A yahoo I once dated loves the sophistication and action of James Bond movies. He laughed when I told him the movie Chitty Chitty Bang Bang is one of my all-time favorites. I guess you could say our cinematic inclinations were quite different. We eventually arrived at an agreement in our relationship where he got to pick out a movie and then I got to pick out a movie. The other usually whined and resisted when they didn’t get the position of power to choose the next 2-hour viewing. It turned out that I had really good timing when I finally got to pick Chitty Chitty Bang Bang. We had just completed more than 12 miles of winter hiking, and all either of us wanted to do was curl up on the couch with a plate of high-calorie food and a remote control. He was powerless to resist.
“What does this have to do with design?” you might be asking.
Hang in here with me. To my delight, he actually got excited about Chitty Chitty Bang Bang when the opening credits listed Ian Fleming as the creator of the story. I recalled that Ian Fleming created James Bond. And then the name Albert R. Broccoli, the legendary producer of the James Bond movies appeared, as the producer of CCBB. There was even more cinematic DNA in common: CCBB’s screenplay was written by Roald Dahl, who wrote You Only Live Twice, and Gert Fröbe, who plays Goldfinger, plays CCBB’s Baron of Vulgaria.
It was as if all the (movie) stars aligned. He was won over.
Again, you might ask, “What does this have to do with design?”
That two totally different approaches to storytelling could be produced by essentially the same creative team is a perfect example of a key principle in design: knowing your target audience. James Bond movies are geared toward viewers who love action and creative innovation, which are the same things a child (or child at heart) who watches movies like CCBB loves. However, action and innovation are presented quite differently in both these movies.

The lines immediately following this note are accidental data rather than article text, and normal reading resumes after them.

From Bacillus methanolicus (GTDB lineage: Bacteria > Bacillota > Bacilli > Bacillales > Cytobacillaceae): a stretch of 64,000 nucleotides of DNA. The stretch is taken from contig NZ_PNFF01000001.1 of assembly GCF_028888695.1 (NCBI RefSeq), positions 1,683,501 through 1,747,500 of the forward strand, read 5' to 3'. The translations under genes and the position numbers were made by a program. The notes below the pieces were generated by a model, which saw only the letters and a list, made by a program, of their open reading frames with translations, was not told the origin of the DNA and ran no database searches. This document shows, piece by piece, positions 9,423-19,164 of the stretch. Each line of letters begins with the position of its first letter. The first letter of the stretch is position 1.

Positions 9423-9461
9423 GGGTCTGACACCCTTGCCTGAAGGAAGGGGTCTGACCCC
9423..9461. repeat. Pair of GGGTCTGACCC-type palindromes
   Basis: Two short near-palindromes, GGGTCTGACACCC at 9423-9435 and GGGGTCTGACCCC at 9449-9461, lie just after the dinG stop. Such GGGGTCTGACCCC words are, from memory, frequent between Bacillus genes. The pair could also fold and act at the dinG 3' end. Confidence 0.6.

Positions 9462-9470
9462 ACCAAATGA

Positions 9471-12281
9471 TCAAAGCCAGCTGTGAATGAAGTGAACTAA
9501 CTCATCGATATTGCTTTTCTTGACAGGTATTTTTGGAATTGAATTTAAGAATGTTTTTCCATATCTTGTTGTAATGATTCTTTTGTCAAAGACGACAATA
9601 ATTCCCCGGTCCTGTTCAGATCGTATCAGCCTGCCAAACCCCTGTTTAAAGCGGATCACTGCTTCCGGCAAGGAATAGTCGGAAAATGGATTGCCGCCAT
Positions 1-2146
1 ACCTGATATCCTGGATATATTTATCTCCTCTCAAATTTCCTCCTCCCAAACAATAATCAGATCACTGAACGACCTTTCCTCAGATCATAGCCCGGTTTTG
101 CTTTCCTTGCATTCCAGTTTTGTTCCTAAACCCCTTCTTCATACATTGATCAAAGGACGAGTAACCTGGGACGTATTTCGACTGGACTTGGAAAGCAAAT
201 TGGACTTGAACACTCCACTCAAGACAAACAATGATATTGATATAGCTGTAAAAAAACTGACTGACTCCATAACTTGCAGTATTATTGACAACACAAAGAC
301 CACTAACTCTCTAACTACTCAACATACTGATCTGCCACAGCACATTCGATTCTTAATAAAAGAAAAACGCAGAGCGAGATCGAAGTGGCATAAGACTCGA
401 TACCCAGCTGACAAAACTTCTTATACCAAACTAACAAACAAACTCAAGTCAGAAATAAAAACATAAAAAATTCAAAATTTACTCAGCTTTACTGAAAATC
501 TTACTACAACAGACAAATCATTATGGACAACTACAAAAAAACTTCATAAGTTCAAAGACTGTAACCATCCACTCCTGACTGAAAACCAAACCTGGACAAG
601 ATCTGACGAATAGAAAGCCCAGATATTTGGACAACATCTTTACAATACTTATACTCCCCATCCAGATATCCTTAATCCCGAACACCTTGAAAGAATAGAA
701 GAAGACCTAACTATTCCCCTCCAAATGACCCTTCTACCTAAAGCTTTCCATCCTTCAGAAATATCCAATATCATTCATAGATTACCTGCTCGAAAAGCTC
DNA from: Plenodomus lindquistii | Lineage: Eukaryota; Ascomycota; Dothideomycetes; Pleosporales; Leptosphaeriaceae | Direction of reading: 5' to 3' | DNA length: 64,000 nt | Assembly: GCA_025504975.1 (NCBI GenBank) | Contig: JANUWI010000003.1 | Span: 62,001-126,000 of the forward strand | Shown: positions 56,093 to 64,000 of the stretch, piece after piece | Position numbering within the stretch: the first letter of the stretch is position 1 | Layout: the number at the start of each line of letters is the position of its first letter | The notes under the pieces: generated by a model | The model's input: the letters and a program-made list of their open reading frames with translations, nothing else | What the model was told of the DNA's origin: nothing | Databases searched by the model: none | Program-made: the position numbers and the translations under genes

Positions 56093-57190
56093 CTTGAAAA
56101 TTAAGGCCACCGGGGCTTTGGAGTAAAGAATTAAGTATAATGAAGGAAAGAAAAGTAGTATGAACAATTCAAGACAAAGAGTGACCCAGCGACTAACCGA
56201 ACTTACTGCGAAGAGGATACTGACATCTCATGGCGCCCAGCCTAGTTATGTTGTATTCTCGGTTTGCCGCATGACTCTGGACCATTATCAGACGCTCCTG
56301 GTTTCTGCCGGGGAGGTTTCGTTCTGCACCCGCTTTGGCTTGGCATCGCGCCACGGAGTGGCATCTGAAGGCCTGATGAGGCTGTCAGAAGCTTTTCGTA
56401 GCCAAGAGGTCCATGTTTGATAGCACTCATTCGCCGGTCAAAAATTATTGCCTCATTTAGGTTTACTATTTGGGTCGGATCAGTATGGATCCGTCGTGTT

When designers, artists, writers and other creative types approach their projects, they have to consider whose attention they are trying to capture, and what response they are trying to elicit. Molding and creating work based on the answers to those questions is imperative.
All the thought that goes into designing a particular product is not always immediately apparent to the end user. It is, however, unfortunately quite evident when consideration of the audience is left out. This is why a marketing and design strategy is so valuable.
Every good designer can tell you that you don’t use the same typeface for a children’s book as you would for a book of essays. You wouldn’t even use the same type size. Colors used to market a healthcare company may likely be very different than colors chosen for an outdoor festival which celebrate cherry blossoms. The imagery for a food company will obviously be different from that of a company that supports the mental health of their clients. The visual tastes of your customers might even be drastically different from your personal tastes and from the art you would personally hang on your wall. And then there’s the whole issue of the medium of expression to consider: print versus digital.
In the best scenario, these important factors are considered when a project begins, and they are continually refined through the partnership of the client, designer, and end user.
I’m guessing Ian Fleming, with his long creative career, would agree that success isn’t always assured when the end user’s interests and tastes are taken into consideration, but when a nice twist of creative expression coupled with the right presentation gets added to the mix, a positive response is so much more likely. It’s certainly what good design is all about. And it’s what I love to do!